The Role of Switch in the Future of Payments

When it comes to payment systems around the world, the landscape keeps changing fast. Every year, established fintech companies and startups introduce technologies that constantly challenge the current payment process.

Millenniums ago, precious metals – gold and silver –  successfully replaced the barter system with all the problems it presented. However, the limitations of precious metals slowed down the rate at which economies could grow, as such commerce needed a different payment method.

The first banks and banknotes came into existence in the 17th century from the English banking system. Paper money, cheques and wire transfers became the norm, the perfect tools for the exchange of goods and services for as long as world economies relied on them. However, as with the previous payment methods, cash transactions have their limitations – notably its cumbersomeness in very large transactions to its physicality – and cheques and wire transfers consume processing time.

Today’s global business and payment sophistication can not rely on manual processing or tracking. This is because a single transaction can involve more than four parties with different payment or acceptance methods operating in different countries where different international payment regulations apply.  

future of payment switch

While banks globally are still coming to terms with advanced and integrated systems like blockchain, biometrics identity, cross-border payments, big data and the likes – payments in future would be a lot more sophisticated than what it is today. We could take a cue from the rapid evolution of Africa’s payment systems. Sub-Saharan Africa leads the world in regard to mobile money transactions, both in volume as well as in the value of transactions. In 2020 alone, mobile money transaction value in the region amounted to US$490 billion while the volume stood at 27.4 million accounting for close to 63.9% and 66.7% of the world’s amounts, respectively. The UN already predicted that by 2025, 25% of Africa’s remittance would be done digitally. That is huge.

While certain underlying factors are responsible for the facilitation of payments systems worldwide, payment switches are often ignored even though they are crucial mechanisms embedded within payment systems, without which modern payment methods would be close to impossible.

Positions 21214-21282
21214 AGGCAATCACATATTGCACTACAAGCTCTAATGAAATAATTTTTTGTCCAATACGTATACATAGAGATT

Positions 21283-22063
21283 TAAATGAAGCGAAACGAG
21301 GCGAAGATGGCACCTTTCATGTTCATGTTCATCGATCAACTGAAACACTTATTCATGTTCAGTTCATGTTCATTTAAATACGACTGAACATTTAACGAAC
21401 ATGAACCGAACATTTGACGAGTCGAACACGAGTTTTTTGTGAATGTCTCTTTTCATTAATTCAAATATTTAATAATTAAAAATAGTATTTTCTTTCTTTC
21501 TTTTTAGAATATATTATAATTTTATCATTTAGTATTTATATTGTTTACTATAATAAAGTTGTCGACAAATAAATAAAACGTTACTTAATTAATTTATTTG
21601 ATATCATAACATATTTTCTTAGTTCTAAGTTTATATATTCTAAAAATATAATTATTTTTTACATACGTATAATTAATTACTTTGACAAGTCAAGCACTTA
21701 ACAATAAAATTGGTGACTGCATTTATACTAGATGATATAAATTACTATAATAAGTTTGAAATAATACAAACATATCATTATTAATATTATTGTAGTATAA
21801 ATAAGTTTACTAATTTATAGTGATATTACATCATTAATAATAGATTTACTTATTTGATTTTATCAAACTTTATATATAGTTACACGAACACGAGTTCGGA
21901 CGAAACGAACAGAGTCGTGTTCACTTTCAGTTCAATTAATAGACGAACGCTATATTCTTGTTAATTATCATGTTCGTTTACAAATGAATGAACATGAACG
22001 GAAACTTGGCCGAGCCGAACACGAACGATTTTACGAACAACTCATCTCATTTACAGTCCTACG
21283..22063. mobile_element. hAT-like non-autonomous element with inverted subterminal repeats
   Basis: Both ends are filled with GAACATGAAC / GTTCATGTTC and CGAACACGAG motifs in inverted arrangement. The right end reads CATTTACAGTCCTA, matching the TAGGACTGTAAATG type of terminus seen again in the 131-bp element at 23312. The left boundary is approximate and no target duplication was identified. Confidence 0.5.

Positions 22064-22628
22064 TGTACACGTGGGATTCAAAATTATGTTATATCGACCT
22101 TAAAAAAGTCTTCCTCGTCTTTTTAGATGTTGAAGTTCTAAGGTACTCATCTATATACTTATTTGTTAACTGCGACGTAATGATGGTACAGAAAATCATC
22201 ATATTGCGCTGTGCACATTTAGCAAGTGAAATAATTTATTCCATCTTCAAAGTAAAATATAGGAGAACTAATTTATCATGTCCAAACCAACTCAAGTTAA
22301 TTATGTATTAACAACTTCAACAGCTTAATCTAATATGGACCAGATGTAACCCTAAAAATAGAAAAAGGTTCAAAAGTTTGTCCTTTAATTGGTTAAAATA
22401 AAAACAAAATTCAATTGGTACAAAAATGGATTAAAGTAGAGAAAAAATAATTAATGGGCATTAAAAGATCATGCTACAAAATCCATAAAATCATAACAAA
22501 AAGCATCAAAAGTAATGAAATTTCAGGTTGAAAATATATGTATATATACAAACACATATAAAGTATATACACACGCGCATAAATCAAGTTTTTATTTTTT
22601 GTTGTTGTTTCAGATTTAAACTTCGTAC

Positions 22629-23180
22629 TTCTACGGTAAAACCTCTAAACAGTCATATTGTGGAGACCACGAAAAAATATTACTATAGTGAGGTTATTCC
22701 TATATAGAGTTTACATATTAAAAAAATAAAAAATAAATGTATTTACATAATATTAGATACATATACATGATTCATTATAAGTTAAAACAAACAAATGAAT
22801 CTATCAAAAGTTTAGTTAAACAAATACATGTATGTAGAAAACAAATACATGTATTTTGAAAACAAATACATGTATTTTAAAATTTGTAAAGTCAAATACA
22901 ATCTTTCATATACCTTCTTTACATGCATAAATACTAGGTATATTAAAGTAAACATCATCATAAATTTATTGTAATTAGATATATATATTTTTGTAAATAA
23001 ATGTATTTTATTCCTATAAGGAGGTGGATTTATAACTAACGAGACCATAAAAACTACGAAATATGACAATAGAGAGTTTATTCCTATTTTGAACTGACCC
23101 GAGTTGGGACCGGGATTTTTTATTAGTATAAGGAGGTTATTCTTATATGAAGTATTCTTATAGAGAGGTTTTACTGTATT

Understanding Payment Switch

A payment switch is a resilient, intelligent software that sits at the centre of a payment system tasked with the core function of processing payments across multiple channels. A payment switch receives payment instructions from one Payment Service Providers (PSP) endpoint (i.e a bank, service provider, biller, etc), identifies to whom such payment is routed to, routes payment, receives a response, formats and sends feedback to the instructing payment point. Payment Switch simply facilitates payments and settlements among service providers.

Payment switches play crucial roles in how modern banking and payment systems operate today. Although it is an ‘under the hood’ technology, the payment switch is what makes it possible for you to send money anywhere in the world from one payment point almost instantly. This is the same technology that makes it possible for cardholders of bank ‘A’ to withdraw money from any other banks’ ATM even though they don’t bank with the paying bank. It is also what allows different debit cards to make payments through one Point-of-Sales (POS) terminal. The settlement function comes into play in the background with high accuracy across all banks and channels involved in the payment process.

future of payment switch

Future importance of Payment Switch

Before the advent of payment switches, merchants had to use several applications or middlemen in processing payments which often drove up the cost of money transfers and delayed payment delivery time. By connecting merchants directly to Payment Service Providers (PSP) endpoints, payment switches drastically reduce transaction time, eliminate the need for costly processors in between and accurately reconcile accounts faster than manually possible.

Due to the high resilience of switches, multiple, omnichannel transactions can be performed all at once and consolidated at one point. This feature cuts away the need for payments to pass through several solutions while moving from one PSP to another. 

Payment switches can be developed internally by a source for externally and integrated within an organisation’s payment system. Great switches like Songhai Exchange (SHE) which facilitates remittance and bills payments from all parts of the world into Africa are easy to set up and integrate at a minimal cost.

Banks and the B2B payments market are not the only sectors within finance relying on payment switches. International and domestic remittance equally depends on switches to work. With the rate at which business globalization is rising, the demand for more dynamism and flexibility in payments only prompts leading Fintech companies to keep improving the capability of payment switches. If the race to advanced digitization of payments is ever going to be a reality, then superior payment switches with cutting-edge capabilities must come into play to meet the possibilities of payments in the future.

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